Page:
How to Fix My Permanent Hair Color When it's Too Dark

Over-dyed hair can be fixed with a few simple steps.
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Sometimes hairstylists disappoint, and other times the dark-haired beauty on the hair-color box lets you down -- even after a careful application, a thorough rinsing and a healthy dose of post-treatment conditioner, you still feel more like a washed-out zombie than a raven-haired knockout. Before you reach for the bleach or, worse yet, the razor, remember that there's hope for the over-dyed. A little more effort -- and a few key tools -- can still save the day and your brutally brunette tresses.

Wash your hair with a clarifying shampoo. Rinse and repeat as many times as needed to achieve your desired hair color. For best results, begin your multiple washing sessions while hair is still wet from your initial coloring.

Pour lemon juice liberally over your hair and sit in the sun -- or apply heat -- to achieve a lighter hair shade. According to hairstylist Barb Quinn, writing for, the more heat you apply, the lighter your shade will be. Be careful not to get lemon juice in your eyes.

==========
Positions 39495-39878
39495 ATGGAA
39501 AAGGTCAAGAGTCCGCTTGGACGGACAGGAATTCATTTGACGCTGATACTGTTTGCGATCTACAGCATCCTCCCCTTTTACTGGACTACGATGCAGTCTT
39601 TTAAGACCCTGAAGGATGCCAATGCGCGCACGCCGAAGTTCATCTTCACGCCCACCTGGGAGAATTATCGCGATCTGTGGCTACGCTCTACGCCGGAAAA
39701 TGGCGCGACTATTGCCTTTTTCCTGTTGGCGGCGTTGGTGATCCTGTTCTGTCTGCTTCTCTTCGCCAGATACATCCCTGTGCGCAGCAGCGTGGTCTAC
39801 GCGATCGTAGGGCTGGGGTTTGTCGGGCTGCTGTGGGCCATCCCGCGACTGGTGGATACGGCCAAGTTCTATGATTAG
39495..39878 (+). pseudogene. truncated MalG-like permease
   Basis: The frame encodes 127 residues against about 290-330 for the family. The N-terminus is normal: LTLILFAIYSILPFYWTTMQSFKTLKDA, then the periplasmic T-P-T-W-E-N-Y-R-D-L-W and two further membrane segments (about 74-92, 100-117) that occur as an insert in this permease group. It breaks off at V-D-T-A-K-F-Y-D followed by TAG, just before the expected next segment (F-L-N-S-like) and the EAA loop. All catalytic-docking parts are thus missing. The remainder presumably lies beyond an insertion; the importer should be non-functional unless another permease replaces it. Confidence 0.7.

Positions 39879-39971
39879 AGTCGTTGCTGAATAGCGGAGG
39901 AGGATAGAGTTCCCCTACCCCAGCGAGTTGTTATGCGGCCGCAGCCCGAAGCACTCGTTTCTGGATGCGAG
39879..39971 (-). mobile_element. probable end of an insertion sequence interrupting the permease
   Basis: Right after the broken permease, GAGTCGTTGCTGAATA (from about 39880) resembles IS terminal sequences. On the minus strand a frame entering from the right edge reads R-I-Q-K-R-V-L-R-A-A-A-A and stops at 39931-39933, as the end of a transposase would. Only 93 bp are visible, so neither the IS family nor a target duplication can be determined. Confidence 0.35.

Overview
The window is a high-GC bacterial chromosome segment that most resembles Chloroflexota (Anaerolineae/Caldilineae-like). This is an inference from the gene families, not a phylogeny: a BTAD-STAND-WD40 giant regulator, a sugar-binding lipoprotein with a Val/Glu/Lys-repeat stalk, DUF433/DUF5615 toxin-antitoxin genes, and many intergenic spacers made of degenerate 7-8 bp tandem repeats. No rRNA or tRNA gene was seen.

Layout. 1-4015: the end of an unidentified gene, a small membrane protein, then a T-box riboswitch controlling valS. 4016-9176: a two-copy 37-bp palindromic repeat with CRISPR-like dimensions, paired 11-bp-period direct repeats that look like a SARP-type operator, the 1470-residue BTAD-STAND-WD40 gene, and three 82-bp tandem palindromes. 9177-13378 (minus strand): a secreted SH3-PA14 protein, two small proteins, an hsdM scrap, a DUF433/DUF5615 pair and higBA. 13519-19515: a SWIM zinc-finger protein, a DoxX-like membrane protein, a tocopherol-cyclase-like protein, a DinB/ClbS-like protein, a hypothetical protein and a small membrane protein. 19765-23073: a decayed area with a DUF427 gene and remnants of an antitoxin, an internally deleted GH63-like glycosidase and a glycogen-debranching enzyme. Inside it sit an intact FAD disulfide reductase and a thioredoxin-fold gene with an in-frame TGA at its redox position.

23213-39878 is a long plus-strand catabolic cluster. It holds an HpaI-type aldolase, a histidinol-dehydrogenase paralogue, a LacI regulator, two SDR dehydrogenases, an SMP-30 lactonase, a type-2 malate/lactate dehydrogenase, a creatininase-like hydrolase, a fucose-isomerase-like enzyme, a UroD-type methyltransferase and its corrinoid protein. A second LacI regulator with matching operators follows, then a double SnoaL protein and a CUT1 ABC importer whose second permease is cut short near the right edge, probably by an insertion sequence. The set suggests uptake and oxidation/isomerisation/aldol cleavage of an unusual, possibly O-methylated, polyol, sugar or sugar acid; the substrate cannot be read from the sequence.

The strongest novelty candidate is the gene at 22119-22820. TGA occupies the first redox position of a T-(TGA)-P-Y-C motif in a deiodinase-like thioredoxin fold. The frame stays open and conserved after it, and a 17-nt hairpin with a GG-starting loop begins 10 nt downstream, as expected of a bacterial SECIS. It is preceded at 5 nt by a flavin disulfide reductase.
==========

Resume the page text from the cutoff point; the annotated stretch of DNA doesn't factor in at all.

Mix equal parts baking soda and shampoo. Work it through your wet hair. Use the hottest water you can stand -- without scalding yourself. You will have to repeat the process quite a few times before you see results.

  • Do not use bleach on your hair. It is unhealthy for the hair and color results are unpredictable.
  • To avoid an "at home" hair-dye disaster, always perform a hair-strand test first, following the directions provided with your hair dye.
  • Add dimension to your strands with at-home highlights, or schedule a highlighting session with your stylist. The lighter strands will break up the solid darkness of your hair and brighten your look.
  • When you don't trust yourself or wish to consult with a professional, call your hairstylist or the telephone number listed on your hair-color packaging. Many hair-color manufacturers have experts standing by waiting to answer your call and advise you.

Zoe Maletta writes on a variety of topics with special focus on leadership, careers and small business management. Professionally writing since 2007, her many publishers include "The Houston Chronicle", "Global Post Careers" and "The Nest." When she's not writing, Maletta enjoys making memories with family and participating in church ministry. Maletta holds both a B.S.and an M.A. in counseling.